Mobile Phone Service With Unlimited Data for Under $40 a Month? Google and T-Mobile Make It Happen


When it comes to mobile phone plans I am the worst of both worlds: I want everything, but I am extremely cheap. I love being able to use my cell phone anywhere and everywhere, but I can’t stomach paying $100+ a month for it. That is why I have been a Sprint customer for so long, they have relatively cheap plans with unlimited data. Well, my Sprint days are over now that I found a much better deal.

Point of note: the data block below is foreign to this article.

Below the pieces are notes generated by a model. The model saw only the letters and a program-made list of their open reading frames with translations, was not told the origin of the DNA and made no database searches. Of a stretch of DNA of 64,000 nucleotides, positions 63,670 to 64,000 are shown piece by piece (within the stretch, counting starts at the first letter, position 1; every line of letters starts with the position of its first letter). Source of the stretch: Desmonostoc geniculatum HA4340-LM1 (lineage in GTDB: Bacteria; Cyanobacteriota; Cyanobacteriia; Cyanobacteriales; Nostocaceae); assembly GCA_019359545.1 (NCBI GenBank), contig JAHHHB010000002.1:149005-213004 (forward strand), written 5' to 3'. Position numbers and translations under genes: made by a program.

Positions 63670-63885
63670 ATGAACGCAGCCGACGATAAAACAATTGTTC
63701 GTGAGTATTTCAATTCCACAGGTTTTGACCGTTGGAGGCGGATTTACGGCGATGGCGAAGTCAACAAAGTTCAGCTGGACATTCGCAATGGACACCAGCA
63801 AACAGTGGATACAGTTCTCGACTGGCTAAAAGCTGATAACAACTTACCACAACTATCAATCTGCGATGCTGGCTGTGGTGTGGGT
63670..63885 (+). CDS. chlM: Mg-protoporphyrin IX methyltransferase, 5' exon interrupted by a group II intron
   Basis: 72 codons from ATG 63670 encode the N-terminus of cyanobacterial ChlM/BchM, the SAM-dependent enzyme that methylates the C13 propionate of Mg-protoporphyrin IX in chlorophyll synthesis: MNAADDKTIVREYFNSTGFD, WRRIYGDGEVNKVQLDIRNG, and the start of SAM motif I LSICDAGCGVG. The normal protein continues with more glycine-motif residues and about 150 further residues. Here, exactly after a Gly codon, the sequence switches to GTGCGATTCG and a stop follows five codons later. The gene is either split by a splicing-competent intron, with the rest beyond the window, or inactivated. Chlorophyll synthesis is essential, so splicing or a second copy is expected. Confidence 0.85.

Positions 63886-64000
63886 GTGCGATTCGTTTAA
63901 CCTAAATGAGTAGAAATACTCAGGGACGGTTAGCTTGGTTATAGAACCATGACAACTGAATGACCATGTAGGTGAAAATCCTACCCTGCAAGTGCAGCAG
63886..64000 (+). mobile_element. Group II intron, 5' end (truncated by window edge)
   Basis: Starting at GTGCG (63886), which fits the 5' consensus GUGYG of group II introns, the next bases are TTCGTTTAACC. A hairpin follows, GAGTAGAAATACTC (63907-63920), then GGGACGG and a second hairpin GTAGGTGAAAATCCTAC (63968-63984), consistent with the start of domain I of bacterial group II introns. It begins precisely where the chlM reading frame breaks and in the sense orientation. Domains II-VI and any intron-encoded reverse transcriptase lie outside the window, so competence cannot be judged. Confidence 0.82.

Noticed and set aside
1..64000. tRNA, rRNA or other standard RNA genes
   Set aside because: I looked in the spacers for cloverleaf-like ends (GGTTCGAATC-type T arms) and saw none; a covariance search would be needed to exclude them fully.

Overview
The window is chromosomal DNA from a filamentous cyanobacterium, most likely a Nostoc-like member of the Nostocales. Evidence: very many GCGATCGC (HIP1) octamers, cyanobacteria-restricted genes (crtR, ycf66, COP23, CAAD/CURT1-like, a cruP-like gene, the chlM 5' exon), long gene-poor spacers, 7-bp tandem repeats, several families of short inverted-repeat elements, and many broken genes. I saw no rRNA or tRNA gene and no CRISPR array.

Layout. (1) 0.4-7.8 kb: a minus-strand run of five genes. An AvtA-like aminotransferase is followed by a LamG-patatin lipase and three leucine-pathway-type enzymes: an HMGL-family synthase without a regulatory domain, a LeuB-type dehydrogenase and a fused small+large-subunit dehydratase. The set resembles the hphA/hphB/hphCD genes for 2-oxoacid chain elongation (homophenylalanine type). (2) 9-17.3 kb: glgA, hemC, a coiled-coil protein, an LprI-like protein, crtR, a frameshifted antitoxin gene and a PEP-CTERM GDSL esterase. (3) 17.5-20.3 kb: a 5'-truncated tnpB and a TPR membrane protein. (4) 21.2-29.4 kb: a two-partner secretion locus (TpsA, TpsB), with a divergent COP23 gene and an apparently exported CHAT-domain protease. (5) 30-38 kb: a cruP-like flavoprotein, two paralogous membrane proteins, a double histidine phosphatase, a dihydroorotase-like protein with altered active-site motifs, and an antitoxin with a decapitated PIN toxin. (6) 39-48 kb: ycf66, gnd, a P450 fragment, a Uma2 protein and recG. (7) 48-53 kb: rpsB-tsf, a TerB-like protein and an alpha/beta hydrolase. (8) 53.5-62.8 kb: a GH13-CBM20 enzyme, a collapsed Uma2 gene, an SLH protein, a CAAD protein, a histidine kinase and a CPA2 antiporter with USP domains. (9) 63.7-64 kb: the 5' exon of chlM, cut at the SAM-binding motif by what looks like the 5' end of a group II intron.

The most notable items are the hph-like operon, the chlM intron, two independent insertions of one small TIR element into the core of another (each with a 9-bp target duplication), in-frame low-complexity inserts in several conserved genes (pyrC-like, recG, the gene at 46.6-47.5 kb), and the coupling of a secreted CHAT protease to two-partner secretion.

T-Mobile offers a Monthly 4G plan through Walmart and for $30 with unlimited texts, unlimited data, and 100 minutes. I know that sounds like very few minutes, but I looked at my usage and I was never exceeding 60 minutes anyway, so this combination was perfect.  The problem with these plans is usually they have some phone that is two years out of date that you have to get to use it. This is where Google comes through. A few weeks ago, Google made Samsung’s Galaxy Nexus available through the Google Play marketplace for a little over $400 with tax and shipping. This is a very state of the art phone running Google’s latest version of Android, and doesn’t have all that bloatware on it that the phone companies like to add. That may seem like a lot of money for a phone, but when you compare that to what you would pay for a comparable phone on a new contract it is a good deal. Let’s break it down a bit: A similar phone such as the HTC One from T-Mobile (or the basically identical Galaxy Nexus from Sprint or Verizon) will run you around $200 with a new contract, so this phone is $200 more. This is only $8.33 a month over a 2 year contract. That is a lot less than the difference in price of the monthly plans. The other benefit with this phone is it is unlocked, meaning you can use it with any GSM provider, which in the US typically means T-Mobile or AT&T, but you can also find some discount carriers such as Simple Mobile also offer GSM plans that are reasonable, just not as good as T-Mobile.